Cal Humanities

"Part of resilience is finding joy, finding beauty, finding love."

— George Takei, Actor, Author, Director, Activist

"Part of resilience is finding joy, finding beauty, finding love."

— George Takei, Actor, Author, Director, Activist

Practicing Intention: Exploring Historic Filipinotown and The Chicharrón Chronicles

The Chicharrón Chronicles was a two-year story-gathering and -sharing project exploring the commonalities among Latino and Filipino cultural traditions held by residents of Los Angeles’ Historic Filipinotown that received a Humanities for All Project Grant in winter 2018. Humanities for All Project Grants support a wide range of public-facing humanities projects that encourage greater public participation in humanities programming, particularly by new and/or underserved audiences, and promote understanding and empathy among all our state’s peoples.

The Chicharrón Chronicles resulted in three eponymous mobile audio walking tours of the neighborhood, available for free on the izi.TRAVEL app. From now through the end of March, we’re featuring one guest blog a month from them. Each post by a different Public Matters’ Urban Futures Lab Fellow will explore a different facet of the project. First up, we have an introduction to The Chicharrón Chronicles from the perspective of Sabrina Im. Im reflects on the evolution of her relationship to the neighborhood of Historic Filipinotown (known to locals as HiFi), transporting us to the neighborhood through her memories, Chicharrón activities, and featured content from the audio tour.

The first time I found myself in Historic Filipinotown, I was a nine-year-old kid riding in the backseat of my family’s 1989 Honda Accord. I didn’t know this at the time, but the year 2002 was significant. This was when the neighborhood was officially designated Historic Filipinotown. Perhaps that is why I distinctly remember catching sight of “Historic Filipinotown” at the stoplight intersection of Glendale Blvd and Temple Street.

Exterior shot of the Wat Khmer Buddhist Temple. Photo: Sabrina Im.

So why might a Khmer American kid find themselves in HiFi? During these visits, my family’s sole purpose was to participate in gatherings at the Wat Khmer Buddhist Temple on Beverly Blvd.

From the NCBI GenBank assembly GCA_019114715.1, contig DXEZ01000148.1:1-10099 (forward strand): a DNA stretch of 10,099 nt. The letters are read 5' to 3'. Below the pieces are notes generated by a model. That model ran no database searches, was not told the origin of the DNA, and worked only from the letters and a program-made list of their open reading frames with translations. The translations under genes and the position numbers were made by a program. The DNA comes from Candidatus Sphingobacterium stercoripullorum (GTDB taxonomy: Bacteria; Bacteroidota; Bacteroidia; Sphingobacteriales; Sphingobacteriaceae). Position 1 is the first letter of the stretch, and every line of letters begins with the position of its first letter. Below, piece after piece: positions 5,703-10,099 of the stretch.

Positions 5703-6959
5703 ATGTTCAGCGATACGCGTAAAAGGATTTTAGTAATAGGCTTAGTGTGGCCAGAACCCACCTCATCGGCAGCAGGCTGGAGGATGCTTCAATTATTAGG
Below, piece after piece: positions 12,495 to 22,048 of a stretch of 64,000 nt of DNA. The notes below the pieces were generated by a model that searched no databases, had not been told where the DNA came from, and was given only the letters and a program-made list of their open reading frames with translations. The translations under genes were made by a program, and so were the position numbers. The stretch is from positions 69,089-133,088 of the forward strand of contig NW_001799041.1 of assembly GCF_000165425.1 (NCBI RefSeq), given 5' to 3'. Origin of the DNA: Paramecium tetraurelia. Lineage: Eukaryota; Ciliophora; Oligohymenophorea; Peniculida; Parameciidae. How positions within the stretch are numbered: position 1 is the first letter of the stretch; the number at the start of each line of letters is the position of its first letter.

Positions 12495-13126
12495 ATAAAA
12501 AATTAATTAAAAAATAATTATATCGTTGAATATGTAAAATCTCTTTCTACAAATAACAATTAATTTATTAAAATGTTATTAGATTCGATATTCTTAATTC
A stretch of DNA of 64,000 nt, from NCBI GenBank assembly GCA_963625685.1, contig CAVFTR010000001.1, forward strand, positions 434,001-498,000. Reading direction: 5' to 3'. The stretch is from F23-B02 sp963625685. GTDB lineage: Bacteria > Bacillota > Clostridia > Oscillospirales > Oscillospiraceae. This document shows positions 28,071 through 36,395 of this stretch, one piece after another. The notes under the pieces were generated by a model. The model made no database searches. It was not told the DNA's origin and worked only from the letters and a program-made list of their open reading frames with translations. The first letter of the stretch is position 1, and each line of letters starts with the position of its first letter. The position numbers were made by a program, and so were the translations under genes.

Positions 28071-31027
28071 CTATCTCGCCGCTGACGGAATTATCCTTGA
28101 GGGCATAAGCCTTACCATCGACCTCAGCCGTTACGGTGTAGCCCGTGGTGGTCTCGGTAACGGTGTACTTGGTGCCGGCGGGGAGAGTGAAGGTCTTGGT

My family never went anywhere else in HiFi except for the temple, so I never got to explore extensively.

Interior shot of the Wat Khmer Buddhist Temple. Pictured are a nine-year-old Sabrina with her mother. Photo: Sabrina Im.
Interior shot of the Wat Khmer Buddhist Temple. Pictured are Sabrina with family members. Photo: Sabrina Im.

Coming from Perris (where we lived at the time), we would always exit the 101 Freeway by Echo Park Lake. I have many memories of passing by there, and I also remember other long-standing spaces that I’d never entered, and how these oft-frequented blocks have changed or continue to operate. For Beverly Blvd., it would be places like Belmont High School, Unidad Park… and then along Temple St it was Tribal Cafe.

What struck me most about Tribal Cafe as a young child was its very curious appearance. It wasn’t like any of the other commercial buildings. It had (has) a wooden and earthy character, adorned with plants and colorful signs. As we’d drive along Temple Street, we would always pass by on the way to our destination. Though the buildings around it have changed, the cafe itself stands to this day.

Tribal Cafe, during the early 2000s. Google Maps.
Tribal Cafe, as it appears today. Google Maps.

It wouldn’t be until very recently that I’d finally step foot in Tribal Cafe (by way of Public Matters and The Chicharrón Chronicles) and learn about its extensive history and connection to other community spaces in HiFi.

As a child, I observed my family staying within their own comfort zones. This conflicted with my personal desire to understand the places and people we’d come across. So that I can be a better ally, I’ve made it a point to explore the neighborhoods of LA, and I want to encourage folks to make connections with the people and environments they live too.